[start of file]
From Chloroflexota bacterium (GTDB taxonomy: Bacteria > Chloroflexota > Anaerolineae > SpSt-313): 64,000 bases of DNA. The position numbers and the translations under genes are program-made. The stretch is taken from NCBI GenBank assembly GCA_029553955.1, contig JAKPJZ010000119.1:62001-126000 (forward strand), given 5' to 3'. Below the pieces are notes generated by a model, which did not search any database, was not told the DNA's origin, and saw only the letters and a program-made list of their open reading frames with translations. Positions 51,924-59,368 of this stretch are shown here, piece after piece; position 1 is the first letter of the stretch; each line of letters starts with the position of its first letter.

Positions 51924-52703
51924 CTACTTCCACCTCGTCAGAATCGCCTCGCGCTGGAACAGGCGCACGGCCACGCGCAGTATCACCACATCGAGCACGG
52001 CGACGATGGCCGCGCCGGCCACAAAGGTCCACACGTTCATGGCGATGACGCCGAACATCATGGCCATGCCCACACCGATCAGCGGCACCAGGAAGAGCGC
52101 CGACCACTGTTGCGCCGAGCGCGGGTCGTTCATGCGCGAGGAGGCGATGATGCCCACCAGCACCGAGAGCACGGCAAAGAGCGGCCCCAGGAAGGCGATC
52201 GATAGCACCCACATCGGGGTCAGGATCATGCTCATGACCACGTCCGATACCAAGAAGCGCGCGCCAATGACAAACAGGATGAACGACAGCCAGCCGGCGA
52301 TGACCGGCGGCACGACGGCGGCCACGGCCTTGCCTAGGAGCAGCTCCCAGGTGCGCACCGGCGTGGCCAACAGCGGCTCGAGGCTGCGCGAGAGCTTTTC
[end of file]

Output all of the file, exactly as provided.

From Chloroflexota bacterium (GTDB taxonomy: Bacteria > Chloroflexota > Anaerolineae > SpSt-313): 64,000 bases of DNA. The position numbers and the translations under genes are program-made. The stretch is taken from NCBI GenBank assembly GCA_029553955.1, contig JAKPJZ010000119.1:62001-126000 (forward strand), given 5' to 3'. Below the pieces are notes generated by a model, which did not search any database, was not told the DNA's origin, and saw only the letters and a program-made list of their open reading frames with translations. Positions 51,924-59,368 of this stretch are shown here, piece after piece; position 1 is the first letter of the stretch; each line of letters starts with the position of its first letter.

Positions 51924-52703
51924 CTACTTCCACCTCGTCAGAATCGCCTCGCGCTGGAACAGGCGCACGGCCACGCGCAGTATCACCACATCGAGCACGG
52001 CGACGATGGCCGCGCCGGCCACAAAGGTCCACACGTTCATGGCGATGACGCCGAACATCATGGCCATGCCCACACCGATCAGCGGCACCAGGAAGAGCGC
52101 CGACCACTGTTGCGCCGAGCGCGGGTCGTTCATGCGCGAGGAGGCGATGATGCCCACCAGCACCGAGAGCACGGCAAAGAGCGGCCCCAGGAAGGCGATC
52201 GATAGCACCCACATCGGGGTCAGGATCATGCTCATGACCACGTCCGATACCAAGAAGCGCGCGCCAATGACAAACAGGATGAACGACAGCCAGCCGGCGA
52301 TGACCGGCGGCACGACGGCGGCCACGGCCTTGCCTAGGAGCAGCTCCCAGGTGCGCACCGGCGTGGCCAACAGCGGCTCGAGGCTGCGCGAGAGCTTTTC